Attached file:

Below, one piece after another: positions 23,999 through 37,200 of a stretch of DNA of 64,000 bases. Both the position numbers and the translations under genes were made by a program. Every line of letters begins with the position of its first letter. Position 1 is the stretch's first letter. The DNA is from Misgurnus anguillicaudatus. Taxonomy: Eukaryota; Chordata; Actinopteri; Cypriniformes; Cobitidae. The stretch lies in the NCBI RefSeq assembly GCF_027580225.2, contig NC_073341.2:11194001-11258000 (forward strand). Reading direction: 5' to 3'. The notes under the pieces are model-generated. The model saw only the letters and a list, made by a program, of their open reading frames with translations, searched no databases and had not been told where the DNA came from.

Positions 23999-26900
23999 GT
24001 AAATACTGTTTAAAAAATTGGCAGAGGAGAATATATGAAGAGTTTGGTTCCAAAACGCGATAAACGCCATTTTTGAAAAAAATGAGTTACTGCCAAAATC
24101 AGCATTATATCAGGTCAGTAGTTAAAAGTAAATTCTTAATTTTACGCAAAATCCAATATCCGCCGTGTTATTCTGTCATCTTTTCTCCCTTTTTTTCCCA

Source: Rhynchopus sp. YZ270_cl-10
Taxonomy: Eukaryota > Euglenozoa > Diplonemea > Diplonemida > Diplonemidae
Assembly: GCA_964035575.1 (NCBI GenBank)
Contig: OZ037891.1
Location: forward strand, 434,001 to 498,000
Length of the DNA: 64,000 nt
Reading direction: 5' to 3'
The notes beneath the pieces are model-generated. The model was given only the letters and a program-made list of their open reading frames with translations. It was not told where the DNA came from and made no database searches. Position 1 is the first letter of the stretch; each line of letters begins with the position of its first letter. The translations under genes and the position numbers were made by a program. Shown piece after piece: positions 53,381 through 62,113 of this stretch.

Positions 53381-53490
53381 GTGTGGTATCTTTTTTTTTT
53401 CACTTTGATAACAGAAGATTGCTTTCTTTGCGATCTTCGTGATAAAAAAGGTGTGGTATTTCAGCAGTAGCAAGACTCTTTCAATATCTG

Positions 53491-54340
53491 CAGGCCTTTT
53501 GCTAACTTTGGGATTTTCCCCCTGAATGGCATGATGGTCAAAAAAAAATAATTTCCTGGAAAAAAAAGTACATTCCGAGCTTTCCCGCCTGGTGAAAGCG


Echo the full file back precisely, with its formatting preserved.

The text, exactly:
Below, one piece after another: positions 23,999 through 37,200 of a stretch of DNA of 64,000 bases. Both the position numbers and the translations under genes were made by a program. Every line of letters begins with the position of its first letter. Position 1 is the stretch's first letter. The DNA is from Misgurnus anguillicaudatus. Taxonomy: Eukaryota; Chordata; Actinopteri; Cypriniformes; Cobitidae. The stretch lies in the NCBI RefSeq assembly GCF_027580225.2, contig NC_073341.2:11194001-11258000 (forward strand). Reading direction: 5' to 3'. The notes under the pieces are model-generated. The model saw only the letters and a list, made by a program, of their open reading frames with translations, searched no databases and had not been told where the DNA came from.

Positions 23999-26900
23999 GT
24001 AAATACTGTTTAAAAAATTGGCAGAGGAGAATATATGAAGAGTTTGGTTCCAAAACGCGATAAACGCCATTTTTGAAAAAAATGAGTTACTGCCAAAATC
24101 AGCATTATATCAGGTCAGTAGTTAAAAGTAAATTCTTAATTTTACGCAAAATCCAATATCCGCCGTGTTATTCTGTCATCTTTTCTCCCTTTTTTTCCCA

Source: Rhynchopus sp. YZ270_cl-10
Taxonomy: Eukaryota > Euglenozoa > Diplonemea > Diplonemida > Diplonemidae
Assembly: GCA_964035575.1 (NCBI GenBank)
Contig: OZ037891.1
Location: forward strand, 434,001 to 498,000
Length of the DNA: 64,000 nt
Reading direction: 5' to 3'
The notes beneath the pieces are model-generated. The model was given only the letters and a program-made list of their open reading frames with translations. It was not told where the DNA came from and made no database searches. Position 1 is the first letter of the stretch; each line of letters begins with the position of its first letter. The translations under genes and the position numbers were made by a program. Shown piece after piece: positions 53,381 through 62,113 of this stretch.

Positions 53381-53490
53381 GTGTGGTATCTTTTTTTTTT
53401 CACTTTGATAACAGAAGATTGCTTTCTTTGCGATCTTCGTGATAAAAAAGGTGTGGTATTTCAGCAGTAGCAAGACTCTTTCAATATCTG

Positions 53491-54340
53491 CAGGCCTTTT
53501 GCTAACTTTGGGATTTTCCCCCTGAATGGCATGATGGTCAAAAAAAAATAATTTCCTGGAAAAAAAAGTACATTCCGAGCTTTCCCGCCTGGTGAAAGCG